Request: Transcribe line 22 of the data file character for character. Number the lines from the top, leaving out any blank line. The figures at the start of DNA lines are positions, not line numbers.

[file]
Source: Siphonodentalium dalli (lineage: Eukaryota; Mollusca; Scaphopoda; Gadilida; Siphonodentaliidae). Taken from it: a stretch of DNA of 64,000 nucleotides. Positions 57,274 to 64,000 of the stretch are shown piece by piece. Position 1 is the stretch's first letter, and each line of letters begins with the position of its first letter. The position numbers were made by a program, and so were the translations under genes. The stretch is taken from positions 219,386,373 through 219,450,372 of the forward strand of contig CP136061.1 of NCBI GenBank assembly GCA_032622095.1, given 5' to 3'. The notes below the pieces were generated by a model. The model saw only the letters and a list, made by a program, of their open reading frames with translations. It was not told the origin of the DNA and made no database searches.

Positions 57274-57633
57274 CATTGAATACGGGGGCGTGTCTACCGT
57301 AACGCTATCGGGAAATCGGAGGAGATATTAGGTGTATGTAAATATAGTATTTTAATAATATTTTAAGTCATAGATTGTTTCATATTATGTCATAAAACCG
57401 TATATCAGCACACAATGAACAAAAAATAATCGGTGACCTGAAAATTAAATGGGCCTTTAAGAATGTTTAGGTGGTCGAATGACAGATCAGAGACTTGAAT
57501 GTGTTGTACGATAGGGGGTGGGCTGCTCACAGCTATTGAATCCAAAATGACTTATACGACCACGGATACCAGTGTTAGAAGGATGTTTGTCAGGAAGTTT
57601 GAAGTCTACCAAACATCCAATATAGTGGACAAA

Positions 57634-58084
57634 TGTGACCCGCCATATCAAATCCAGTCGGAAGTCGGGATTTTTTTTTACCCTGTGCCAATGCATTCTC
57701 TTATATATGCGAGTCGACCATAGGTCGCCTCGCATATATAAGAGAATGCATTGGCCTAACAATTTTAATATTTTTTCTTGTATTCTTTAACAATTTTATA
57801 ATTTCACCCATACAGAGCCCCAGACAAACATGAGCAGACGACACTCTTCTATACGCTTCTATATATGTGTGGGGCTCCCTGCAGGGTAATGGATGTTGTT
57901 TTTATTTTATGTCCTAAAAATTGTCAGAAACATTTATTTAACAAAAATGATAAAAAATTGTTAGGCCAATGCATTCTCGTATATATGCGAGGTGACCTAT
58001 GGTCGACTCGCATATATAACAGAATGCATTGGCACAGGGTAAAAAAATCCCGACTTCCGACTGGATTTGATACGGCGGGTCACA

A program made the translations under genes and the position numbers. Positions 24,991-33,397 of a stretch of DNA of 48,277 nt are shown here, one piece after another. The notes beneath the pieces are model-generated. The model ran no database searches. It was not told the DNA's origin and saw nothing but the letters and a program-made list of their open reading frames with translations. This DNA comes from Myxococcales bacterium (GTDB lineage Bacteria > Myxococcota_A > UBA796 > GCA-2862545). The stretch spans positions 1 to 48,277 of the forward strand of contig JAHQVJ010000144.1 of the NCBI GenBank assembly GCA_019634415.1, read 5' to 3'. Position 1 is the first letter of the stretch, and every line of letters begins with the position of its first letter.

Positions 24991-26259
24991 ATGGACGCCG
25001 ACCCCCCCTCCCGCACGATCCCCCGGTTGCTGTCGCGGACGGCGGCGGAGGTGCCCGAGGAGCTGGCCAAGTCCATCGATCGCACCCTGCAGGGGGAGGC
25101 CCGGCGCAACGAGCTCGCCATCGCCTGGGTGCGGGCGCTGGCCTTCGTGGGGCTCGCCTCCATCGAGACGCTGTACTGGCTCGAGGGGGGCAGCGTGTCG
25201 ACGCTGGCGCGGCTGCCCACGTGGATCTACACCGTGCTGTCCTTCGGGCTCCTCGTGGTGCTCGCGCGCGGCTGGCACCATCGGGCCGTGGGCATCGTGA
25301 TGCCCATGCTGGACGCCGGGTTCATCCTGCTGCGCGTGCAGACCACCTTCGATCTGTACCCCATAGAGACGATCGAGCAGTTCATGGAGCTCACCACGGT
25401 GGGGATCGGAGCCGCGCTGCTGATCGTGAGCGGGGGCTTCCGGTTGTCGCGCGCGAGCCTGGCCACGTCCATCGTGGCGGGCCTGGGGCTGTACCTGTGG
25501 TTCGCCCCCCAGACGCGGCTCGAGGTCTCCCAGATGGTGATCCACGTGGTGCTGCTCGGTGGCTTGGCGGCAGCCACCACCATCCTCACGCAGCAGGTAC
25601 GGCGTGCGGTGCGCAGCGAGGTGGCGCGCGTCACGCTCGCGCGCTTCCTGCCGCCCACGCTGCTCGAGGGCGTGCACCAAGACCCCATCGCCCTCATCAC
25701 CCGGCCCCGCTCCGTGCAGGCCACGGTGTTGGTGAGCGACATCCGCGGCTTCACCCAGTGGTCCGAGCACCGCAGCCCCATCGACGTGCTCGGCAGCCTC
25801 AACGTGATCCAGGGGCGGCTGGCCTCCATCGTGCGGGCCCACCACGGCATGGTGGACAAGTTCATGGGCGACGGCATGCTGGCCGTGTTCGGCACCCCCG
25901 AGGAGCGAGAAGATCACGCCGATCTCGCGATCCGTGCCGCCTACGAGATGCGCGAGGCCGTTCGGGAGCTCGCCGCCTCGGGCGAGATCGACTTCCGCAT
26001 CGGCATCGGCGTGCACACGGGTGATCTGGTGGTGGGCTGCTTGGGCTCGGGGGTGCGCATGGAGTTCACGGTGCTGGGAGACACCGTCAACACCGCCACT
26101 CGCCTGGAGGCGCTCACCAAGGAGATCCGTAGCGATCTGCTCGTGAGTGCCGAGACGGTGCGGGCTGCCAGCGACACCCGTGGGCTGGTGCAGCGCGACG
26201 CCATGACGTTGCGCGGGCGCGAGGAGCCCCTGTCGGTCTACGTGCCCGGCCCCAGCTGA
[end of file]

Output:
25501 TTCGCCCCCCAGACGCGGCTCGAGGTCTCCCAGATGGTGATCCACGTGGTGCTGCTCGGTGGCTTGGCGGCAGCCACCACCATCCTCACGCAGCAGGTAC